Today is the 306th anniversary of the birth of Swiss mathematician and physicist, Leonhard Euler and to celebrate we have a Google Doodle that brings together some of his most important mathematical discoveries
Leonhard Euler is generally considered the greatest mathematician of the eighteenth century and one of the greatest mathematicians to have ever lived. His output was prodigious; his work fills about 80 volumes and much of it dates from the last two decades of his life, when he was totally blind.
Leonhard Euler April 15, 1707 - September 18, 1783
Portrait by Johann Georg Brucker (1756) from Wikipedia
Born in Basel, Switzerland he spent most of his adult life in St. Petersburg, Russia, and in Berlin, Prussia. He made important discoveries in fields as diverse as infinitesimal calculus and graph theory. He also introduced much of the modern mathematical terminology and notation, particularly for mathematical analysis, such as the notion of a mathematical function.
The Google Doodle recalls several of his legacies. Perhaps the most significant is the Euler Equation which reveal a relationship between e, pi and i and has been described as "the most beautifual equation in all mathematics.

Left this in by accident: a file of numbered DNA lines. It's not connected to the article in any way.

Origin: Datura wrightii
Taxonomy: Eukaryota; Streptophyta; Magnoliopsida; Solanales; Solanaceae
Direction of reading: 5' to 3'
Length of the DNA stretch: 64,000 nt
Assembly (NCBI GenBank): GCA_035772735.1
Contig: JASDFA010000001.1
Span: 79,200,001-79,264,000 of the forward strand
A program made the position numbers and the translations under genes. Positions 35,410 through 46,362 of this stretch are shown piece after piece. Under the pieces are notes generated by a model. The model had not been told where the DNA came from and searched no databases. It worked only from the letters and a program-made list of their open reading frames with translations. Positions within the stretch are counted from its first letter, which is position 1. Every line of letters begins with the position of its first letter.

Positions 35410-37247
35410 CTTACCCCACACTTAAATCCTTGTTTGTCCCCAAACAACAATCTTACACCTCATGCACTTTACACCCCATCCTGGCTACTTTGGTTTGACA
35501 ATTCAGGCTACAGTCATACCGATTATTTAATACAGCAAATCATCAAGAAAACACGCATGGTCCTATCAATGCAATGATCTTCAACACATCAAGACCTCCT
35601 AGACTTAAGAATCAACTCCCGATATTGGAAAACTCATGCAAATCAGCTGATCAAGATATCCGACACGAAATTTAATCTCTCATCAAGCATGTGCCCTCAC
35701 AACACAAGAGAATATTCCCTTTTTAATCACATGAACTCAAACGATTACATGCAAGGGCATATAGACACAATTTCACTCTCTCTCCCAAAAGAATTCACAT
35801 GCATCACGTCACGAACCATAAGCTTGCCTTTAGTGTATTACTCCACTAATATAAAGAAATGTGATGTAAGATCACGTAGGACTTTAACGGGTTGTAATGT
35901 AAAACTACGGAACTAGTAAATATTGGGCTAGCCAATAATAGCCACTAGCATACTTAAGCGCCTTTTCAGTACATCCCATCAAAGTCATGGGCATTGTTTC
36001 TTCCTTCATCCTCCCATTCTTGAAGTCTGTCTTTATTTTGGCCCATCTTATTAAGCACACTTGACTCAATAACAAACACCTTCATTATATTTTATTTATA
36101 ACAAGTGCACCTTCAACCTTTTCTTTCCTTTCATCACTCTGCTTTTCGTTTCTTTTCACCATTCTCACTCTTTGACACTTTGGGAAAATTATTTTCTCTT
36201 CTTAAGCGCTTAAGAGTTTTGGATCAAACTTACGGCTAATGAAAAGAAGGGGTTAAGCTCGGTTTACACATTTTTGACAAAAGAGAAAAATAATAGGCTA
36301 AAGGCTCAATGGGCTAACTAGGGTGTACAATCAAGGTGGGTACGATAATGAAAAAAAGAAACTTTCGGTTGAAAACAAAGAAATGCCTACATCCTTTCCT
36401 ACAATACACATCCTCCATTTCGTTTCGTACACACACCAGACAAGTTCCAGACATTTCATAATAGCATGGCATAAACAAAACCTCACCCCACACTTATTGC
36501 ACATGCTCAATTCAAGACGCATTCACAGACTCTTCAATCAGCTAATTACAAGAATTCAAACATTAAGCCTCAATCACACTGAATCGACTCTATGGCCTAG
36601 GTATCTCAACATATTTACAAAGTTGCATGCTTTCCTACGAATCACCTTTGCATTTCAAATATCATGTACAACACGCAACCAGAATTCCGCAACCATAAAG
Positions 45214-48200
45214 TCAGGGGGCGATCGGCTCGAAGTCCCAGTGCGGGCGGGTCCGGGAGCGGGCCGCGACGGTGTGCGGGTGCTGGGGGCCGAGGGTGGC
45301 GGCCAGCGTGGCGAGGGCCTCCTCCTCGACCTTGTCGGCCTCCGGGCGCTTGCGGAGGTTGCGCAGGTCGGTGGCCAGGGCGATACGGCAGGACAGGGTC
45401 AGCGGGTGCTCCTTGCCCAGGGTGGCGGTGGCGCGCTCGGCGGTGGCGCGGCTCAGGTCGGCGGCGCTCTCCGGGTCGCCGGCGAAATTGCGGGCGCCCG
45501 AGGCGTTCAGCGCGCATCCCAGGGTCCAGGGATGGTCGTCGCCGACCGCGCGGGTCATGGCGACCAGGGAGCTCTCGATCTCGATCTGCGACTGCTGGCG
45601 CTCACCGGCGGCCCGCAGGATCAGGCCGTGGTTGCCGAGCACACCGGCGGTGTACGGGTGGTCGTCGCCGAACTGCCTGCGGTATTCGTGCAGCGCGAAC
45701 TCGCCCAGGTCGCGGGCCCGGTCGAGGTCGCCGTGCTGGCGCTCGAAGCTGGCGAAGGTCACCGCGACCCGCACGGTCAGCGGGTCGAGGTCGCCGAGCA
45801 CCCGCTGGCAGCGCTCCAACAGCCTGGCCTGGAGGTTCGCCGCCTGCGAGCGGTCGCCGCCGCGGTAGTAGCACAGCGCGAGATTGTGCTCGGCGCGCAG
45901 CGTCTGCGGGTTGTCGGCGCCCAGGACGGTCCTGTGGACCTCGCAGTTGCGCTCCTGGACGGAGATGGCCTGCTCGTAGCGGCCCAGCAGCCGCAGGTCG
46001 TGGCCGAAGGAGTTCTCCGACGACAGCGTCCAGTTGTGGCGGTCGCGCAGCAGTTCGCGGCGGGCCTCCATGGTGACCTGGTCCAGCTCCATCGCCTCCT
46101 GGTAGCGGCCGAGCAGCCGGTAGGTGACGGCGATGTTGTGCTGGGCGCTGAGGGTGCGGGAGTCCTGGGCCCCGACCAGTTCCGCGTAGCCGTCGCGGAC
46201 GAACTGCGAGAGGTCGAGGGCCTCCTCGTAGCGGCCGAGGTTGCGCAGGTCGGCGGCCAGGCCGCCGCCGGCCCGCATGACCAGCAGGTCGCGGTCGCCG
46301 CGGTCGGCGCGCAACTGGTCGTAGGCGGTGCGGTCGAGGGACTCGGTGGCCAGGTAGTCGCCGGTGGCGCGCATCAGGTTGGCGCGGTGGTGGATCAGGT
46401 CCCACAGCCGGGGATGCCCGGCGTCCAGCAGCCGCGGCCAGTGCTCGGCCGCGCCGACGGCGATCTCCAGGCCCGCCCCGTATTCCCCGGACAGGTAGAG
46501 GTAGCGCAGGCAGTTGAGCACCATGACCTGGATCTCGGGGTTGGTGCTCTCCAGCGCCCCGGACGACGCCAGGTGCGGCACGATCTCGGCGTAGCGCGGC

The geometrical form of the equation is also in the Doodle:
You will notice polyherda inside the G and initial o. This is a reference to Euler's polyhedron theorem:
V - E + F = 2
which characterizes the surface of any convex polyhedron in terms of its vertexes, edges and faces.
In the center of the Doodle we encounter an animation of Euler angle, which describe the orientation of a rigid body in 3-dimensional Euclidean space.
The bottom left of the Doodle refers to the problem known as the Seven Bridges of Königsberg, which Euler solved in 1736. The city of Königsberg, Prussia was set on the Pregel River, and included two large islands which were connected to each other and the mainland by seven bridges.
The problem is to decide whether it is possible to follow a path that crosses each bridge exactly once and returns to the starting point. Euler was able to prove this was impossible and his solution is considered to be the first theorem of what we now call graph theory and which is fundamental to the study of networks both social and physical.
What would have Euler achieved had he been born into the computer age?
Or would he have scoffed at the idea of needing a calculating engine. He was able to do prodigious calculations in his head, a necessity after he went blind. The contemporary French mathematician Condorcet told the story of two of Euler's students who had independently summed seventeen terms of a complicated infinite series, only to disagree in the fiftieth decimal place; Euler settled the dispute by recomputing the sum in his head.